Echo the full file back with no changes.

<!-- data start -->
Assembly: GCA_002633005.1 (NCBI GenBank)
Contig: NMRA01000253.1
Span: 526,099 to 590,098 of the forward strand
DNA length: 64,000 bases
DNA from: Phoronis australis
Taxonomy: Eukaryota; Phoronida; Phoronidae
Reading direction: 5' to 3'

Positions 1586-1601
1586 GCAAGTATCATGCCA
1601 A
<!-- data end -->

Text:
Assembly: GCA_002633005.1 (NCBI GenBank)
Contig: NMRA01000253.1
Span: 526,099 to 590,098 of the forward strand
DNA length: 64,000 bases
DNA from: Phoronis australis
Taxonomy: Eukaryota; Phoronida; Phoronidae
Reading direction: 5' to 3'

Positions 1586-1601
1586 GCAAGTATCATGCCA
1601 A